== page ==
Back on the Beam
    â€œThis is boring,” Nadia muttered to herself.
    She sat on her bed, tapping her pencil on the notebook in her lap. Her math textbook lay open on the pillow next to her.
    It was the first math homework of the school year, but she just couldn’t do it. Her eyes were on the problems in the book, but her mind was miles away.
    She glanced across the room. In the corner, in a cardboard box, was a plaster cast. It had been cut right down the middle. That’s how the doctor had gotten it off Nadia’s foot.
    Signatures in purple, green, and pink ink covered the cast. Every member of Nadia’s gymnastics team had signed it. Well, every member except Blaire Birch.
    Nadia remembered when she got that cast. In fact, it seemed like it was all she could think about.
    The last gymnastics meet the year before was the county finals. Nadia was on the Riverside Middle School team, the Ravens. Nadia was one of the best on the balance beam. Her team had been counting on her and Blaire Birch to help them win the finals.
    Nadia stared at the first math problem, but the line through the fractions reminded her of the beam. It also reminded her of her second attempt in the event at the county finals.
    Nadia thought back to that day. Blaire had already had two turns, and she scored an 8.9. It was a very good score, but not good enough to win the event for the Ravens.
    That meant Nadia would have to do even better. She needed to score a 9.2. On her first attempt, she’d scored an 8.8.
    Nadia chewed her pencil eraser as she thought about that day. She remembered starting her routine. In the beginning, it had been perfect. She had practiced it about a million times, after all.
    But toward the end, she had made a little mistake. She wobbled a tiny bit on the beam.
    Nobody’s perfect , she’d told herself. But her heart started pounding, and she was worried she wouldn’t be good enough to win the event for her team.
    Her nerves had bothered her all day. By the time she dismounted, she was so nervous that she blew the landing. Her ankle twisted, and she landed in a lump on the mat. Suddenly she was in pain.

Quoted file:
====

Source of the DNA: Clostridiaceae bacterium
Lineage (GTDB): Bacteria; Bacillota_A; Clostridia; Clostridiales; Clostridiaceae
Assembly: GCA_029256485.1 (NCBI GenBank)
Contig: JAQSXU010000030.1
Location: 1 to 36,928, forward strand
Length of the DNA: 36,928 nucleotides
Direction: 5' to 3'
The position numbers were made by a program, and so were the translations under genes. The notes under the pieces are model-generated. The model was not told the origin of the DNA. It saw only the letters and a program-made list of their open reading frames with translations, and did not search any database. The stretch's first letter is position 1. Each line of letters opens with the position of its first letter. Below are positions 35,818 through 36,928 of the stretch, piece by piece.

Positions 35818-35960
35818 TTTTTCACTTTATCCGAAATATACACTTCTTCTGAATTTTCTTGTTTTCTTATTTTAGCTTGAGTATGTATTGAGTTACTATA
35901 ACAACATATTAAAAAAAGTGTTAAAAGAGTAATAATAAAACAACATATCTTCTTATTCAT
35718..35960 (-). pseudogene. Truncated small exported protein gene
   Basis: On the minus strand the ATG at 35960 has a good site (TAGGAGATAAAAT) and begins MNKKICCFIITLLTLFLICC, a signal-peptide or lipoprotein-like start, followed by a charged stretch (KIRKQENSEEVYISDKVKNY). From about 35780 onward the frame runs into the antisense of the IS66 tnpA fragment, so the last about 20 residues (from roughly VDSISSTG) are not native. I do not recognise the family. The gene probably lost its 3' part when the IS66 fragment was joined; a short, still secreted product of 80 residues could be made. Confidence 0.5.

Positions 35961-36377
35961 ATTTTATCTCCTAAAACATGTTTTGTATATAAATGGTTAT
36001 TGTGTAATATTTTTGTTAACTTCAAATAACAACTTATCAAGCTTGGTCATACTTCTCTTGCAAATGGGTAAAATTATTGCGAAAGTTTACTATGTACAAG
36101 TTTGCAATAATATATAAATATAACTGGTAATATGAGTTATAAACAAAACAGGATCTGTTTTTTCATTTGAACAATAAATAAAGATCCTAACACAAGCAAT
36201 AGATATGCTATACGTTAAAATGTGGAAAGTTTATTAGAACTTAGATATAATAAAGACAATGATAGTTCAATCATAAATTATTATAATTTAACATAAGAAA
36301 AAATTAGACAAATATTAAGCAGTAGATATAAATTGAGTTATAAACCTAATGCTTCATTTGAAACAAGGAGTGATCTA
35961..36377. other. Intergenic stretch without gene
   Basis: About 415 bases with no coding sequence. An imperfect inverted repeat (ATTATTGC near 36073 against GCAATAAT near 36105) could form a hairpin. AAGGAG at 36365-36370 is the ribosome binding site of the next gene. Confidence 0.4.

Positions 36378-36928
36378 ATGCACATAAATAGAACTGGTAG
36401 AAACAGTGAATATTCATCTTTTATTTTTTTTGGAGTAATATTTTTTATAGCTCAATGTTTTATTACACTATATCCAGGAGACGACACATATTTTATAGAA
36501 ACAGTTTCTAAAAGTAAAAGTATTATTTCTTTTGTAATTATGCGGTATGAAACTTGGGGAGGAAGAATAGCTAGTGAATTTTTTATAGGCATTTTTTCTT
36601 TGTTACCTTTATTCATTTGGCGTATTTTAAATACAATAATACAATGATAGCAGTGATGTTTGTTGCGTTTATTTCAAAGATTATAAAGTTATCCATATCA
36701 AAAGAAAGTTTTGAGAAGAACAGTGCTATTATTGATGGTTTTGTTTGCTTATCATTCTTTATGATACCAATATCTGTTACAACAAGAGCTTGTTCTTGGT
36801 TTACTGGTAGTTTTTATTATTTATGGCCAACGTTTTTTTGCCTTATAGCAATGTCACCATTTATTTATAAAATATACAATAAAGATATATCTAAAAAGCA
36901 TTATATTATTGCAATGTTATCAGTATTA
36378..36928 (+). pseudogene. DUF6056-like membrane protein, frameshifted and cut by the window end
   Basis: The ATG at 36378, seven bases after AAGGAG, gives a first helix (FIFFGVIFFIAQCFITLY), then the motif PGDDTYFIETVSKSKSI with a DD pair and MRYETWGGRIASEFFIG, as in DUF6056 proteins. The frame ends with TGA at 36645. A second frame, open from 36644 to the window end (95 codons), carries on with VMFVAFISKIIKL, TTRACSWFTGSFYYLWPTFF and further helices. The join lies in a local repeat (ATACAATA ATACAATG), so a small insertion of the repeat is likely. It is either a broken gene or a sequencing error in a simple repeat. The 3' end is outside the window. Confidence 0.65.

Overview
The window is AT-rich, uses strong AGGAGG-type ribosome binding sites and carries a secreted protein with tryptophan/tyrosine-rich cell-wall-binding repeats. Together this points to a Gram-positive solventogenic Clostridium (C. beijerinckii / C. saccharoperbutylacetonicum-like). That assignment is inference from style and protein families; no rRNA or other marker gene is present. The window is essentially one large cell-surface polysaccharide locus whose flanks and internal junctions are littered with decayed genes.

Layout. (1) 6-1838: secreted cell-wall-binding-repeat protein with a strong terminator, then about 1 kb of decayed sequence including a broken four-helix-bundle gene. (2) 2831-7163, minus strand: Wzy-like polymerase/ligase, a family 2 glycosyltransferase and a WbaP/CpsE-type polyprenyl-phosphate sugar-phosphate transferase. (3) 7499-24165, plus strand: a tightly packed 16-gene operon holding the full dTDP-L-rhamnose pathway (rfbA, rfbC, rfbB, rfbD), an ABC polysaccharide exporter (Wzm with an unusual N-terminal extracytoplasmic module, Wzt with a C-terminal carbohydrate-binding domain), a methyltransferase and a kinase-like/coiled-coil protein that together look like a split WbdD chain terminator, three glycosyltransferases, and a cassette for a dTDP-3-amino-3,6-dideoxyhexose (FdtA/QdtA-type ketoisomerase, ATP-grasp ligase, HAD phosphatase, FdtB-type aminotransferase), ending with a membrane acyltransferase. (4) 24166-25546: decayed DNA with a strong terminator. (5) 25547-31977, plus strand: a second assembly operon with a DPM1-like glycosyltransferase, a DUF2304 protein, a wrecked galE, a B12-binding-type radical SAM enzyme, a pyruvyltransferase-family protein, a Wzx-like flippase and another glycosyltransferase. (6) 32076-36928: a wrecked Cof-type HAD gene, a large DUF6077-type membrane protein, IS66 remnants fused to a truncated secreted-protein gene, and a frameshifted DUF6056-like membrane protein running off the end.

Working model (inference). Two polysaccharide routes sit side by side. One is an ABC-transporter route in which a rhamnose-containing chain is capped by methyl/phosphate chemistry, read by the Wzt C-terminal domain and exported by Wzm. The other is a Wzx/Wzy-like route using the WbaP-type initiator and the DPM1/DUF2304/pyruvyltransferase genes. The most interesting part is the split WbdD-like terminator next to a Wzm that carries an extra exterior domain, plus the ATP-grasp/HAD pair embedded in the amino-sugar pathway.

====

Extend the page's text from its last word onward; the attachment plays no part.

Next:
Nadia had screamed. Her best friends, Hannah and Alya, had run over to her from the sidelines.
    Soon her mother was at her side too. Then Nadia was limping to the car and being driven to the hospital.
    Before Nadia’s mom drove away, though, Blaire Birch had walked up to the car. “You made us lose, Nadia!” Blaire had shouted at her. “Nice going!”
    For the rest of the summer, Nadia had been in that stupid cast. She was stuck at home while her friends took gymnastics classes. Alya had even gone off for two weeks to gymnastics camp. Nadia was jealous all summer.
    Now that the cast was finally off, she thought she’d be glad. But instead, with gymnastics tryouts only one day away, she was nervous, not glad.
    She hadn’t been on the beam all summer. She had no idea how she’d be able to compete with all those girls at tryouts the next day.
    â€œThere’s no way I’ll make the team,” Nadia said to herself. She picked up her pencil and started on the first math problem. “I might as well do my math homework,” she added.

    â€œYou ready, Nadia?” Alya said as Nadia walked into the gym the next day after school.
    Hannah added, “How’s your ankle?”
    Nadia shrugged. “It’s a little sore, I guess,” she said. “I’m just so out of shape.”
    Alya punched her lightly on the arm. “Come on,” she joked. “It’s like riding a bike. It comes right back in no time.”
    Hannah laughed. “Yeah,” she added. “It’s like falling off a log. Easy!”
    Just then, Blaire walked by. “Falling off a log, Hannah?” she asked. “If it’s anything like falling off a balance beam, then I’m sure that Nadia will be great at it!”
    Blaire walked away,

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